Parenting is never easy, but parenting in the age of COVID-19 is especially challenging—and I speak from personal experience. I have a son who will be going into 7th grade this fall, and I’m asking myself the same question that all parents are asking these days: “What can I do to keep my child safe?”
As you may know, public schools in Florida were ordered to open up in August for in-person learning five days a week for all families that want that option. But Alachua County Public Schools is also providing families with two online alternatives. The first is the Digital Academy, in which students will learn online but will follow the regular school day schedule with live instruction provided by their assigned teacher(s).
Families can also choose our Alachua eSchool, which offers online course facilitated by local teachers and gives students more flexibility as to when, where and how they will do their coursework. We’ve operated the eSchool for eight years now, and currently serve about 3,000 full- and part-time students. The Digital Academy is a new program which requires approval from the Florida Department of Education and must meet their guidelines.
After much careful thought and consideration, I will be sending my son back to his brick-and-mortar school this fall. I am confident in the comprehensive and detailed plan the district has developed to protect the health and well-being of students, like mine, who will be learning in person. The plan offers information about the cleaning, social distancing, handwashing, and other protocols that will be in place to promote a safer learning environment. It also includes the steps schools and the district will take if there is a COVID-19 case on a campus.
These protocols have been developed in conjunction with several medical experts in the community, including the director of the Alachua County Health Department and doctors with the University of Florida (UF) Departments of Pediatric, Epidemiology and Pediatrics/Infectious Diseases. We will, of course, continue to consult regularly with our healthcare advisors to ensure we are doing all we can to protect students, families, and staff.
Information about our plan, including a Frequently Asked Questions page, are available on the district’s website at www.sbac.edu. Just click on the Return to School graphic at the top of the home page to learn more.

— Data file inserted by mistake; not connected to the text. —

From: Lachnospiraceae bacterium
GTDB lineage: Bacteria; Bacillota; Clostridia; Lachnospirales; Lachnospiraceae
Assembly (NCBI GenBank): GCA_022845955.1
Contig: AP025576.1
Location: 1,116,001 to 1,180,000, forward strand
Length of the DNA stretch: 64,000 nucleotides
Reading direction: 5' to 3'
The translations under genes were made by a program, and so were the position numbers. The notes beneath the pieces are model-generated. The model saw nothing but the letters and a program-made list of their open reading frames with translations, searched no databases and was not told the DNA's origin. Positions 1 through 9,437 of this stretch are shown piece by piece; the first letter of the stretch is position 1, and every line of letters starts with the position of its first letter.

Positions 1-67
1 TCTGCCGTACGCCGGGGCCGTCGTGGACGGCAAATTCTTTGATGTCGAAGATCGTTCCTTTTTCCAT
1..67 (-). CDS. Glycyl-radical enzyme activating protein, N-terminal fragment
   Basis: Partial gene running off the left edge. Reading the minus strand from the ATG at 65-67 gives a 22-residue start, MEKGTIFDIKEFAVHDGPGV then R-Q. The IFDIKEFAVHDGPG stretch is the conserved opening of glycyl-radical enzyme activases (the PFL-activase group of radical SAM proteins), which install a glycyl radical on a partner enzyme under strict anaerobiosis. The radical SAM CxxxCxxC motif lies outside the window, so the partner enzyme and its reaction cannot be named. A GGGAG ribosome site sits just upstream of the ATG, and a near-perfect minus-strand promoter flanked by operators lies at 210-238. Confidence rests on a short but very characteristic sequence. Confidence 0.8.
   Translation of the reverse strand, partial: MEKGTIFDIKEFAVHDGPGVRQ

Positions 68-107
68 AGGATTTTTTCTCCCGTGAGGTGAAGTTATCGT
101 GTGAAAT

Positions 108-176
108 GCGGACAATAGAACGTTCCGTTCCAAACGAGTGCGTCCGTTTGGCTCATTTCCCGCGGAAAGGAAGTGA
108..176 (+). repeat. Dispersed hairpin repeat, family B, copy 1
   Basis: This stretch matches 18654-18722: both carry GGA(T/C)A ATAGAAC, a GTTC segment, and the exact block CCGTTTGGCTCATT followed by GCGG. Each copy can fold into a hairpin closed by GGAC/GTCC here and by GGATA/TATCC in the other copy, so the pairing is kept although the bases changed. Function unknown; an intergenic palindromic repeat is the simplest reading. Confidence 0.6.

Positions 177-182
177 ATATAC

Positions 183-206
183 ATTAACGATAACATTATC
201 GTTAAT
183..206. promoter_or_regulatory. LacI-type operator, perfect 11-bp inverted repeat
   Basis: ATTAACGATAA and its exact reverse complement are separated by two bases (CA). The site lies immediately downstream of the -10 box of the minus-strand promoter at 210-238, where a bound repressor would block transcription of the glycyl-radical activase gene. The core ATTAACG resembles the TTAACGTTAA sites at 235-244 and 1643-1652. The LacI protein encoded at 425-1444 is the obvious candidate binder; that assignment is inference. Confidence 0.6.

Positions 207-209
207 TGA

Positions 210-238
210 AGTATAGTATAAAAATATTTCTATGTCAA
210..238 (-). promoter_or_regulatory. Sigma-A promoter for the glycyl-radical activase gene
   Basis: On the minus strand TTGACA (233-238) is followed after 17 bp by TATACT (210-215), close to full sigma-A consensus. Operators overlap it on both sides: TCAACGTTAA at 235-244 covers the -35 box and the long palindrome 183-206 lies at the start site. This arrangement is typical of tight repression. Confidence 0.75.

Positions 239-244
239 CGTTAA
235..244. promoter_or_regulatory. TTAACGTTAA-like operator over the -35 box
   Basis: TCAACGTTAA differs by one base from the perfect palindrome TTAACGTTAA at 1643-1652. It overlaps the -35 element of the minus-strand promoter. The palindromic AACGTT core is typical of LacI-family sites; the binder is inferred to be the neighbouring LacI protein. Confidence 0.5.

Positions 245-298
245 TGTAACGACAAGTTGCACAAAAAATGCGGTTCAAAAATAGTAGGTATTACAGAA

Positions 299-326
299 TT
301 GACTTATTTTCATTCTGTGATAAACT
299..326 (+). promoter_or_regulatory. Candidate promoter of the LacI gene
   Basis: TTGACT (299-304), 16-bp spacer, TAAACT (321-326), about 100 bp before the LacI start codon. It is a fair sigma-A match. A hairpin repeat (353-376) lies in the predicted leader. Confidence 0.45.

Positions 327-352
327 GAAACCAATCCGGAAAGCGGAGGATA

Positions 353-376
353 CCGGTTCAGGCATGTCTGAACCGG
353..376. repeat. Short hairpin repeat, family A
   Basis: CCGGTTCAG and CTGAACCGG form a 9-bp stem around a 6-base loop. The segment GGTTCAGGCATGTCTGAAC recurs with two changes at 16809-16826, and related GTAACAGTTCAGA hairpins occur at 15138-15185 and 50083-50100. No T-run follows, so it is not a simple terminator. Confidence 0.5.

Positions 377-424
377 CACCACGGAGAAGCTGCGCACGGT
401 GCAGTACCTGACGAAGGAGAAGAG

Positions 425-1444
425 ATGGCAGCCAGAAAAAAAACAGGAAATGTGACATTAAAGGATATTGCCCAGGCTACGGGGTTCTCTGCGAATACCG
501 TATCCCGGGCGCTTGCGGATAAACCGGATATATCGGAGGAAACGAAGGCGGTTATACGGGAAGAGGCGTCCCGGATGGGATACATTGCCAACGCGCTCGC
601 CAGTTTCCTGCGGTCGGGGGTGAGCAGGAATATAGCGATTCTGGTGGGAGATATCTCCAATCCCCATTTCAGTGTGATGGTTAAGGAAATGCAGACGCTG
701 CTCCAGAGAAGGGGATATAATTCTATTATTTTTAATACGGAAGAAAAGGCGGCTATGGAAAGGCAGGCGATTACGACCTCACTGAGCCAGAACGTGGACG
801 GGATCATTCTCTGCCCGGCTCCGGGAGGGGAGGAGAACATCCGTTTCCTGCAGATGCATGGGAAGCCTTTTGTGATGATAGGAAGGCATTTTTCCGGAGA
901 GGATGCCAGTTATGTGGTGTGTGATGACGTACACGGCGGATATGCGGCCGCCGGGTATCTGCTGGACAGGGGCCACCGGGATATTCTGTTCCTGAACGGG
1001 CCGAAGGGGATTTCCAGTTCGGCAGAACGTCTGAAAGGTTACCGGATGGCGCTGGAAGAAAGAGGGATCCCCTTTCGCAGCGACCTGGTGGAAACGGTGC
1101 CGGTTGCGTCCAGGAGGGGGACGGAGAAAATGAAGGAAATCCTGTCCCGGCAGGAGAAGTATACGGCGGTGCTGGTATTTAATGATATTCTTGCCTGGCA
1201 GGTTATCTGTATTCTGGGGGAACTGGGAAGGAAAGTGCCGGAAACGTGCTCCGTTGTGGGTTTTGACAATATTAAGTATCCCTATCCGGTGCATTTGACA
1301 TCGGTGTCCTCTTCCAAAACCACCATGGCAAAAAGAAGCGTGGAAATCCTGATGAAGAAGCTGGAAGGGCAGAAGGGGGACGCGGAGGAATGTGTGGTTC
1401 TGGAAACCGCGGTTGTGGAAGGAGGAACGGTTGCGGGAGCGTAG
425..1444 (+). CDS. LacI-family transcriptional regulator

To give us more time to prepare our facilities and train teachers and staff, we are delaying the start of the school year for students until August 24. That change will, of course, have an impact on the rest of our 2020-21 calendar. As soon as we’ve finalized a new calendar, we will be sharing it with families and staff.
We’ve also adopted a new policy that requires all students and staff to wear face coverings at school and on school buses, with some limited exceptions. We believe this is important to limiting the possibility of COVID-19 spreading in our schools.
However, I think we all recognize that there are no guarantees and that no one strategy is sufficient. That’s why we all have to work together to keep our children and schools as safe as possible.
Please continue to remind your students of the importance of handwashing, proper hygiene (such as coughing and sneezing into an elbow) and wearing a mask when out in public. Before and during the school year, we’ll be providing parents with more prevention tips they can share at home.
And we definitely encourage you to make sure that your child’s school has accurate, up-to-date contact information for you. That’s important every year, but perhaps never more than this year.
I know we are all looking forward to getting back to ‘normal,’ although what that will look like and when it will happen is very uncertain. In the meantime, all of us with Alachua County Public Schools will be working very hard to provide our students with a high-quality, engaging learning experience (wherever it takes place) while still looking out for their health and safety and that of our teachers, staff, families and fellow citizens.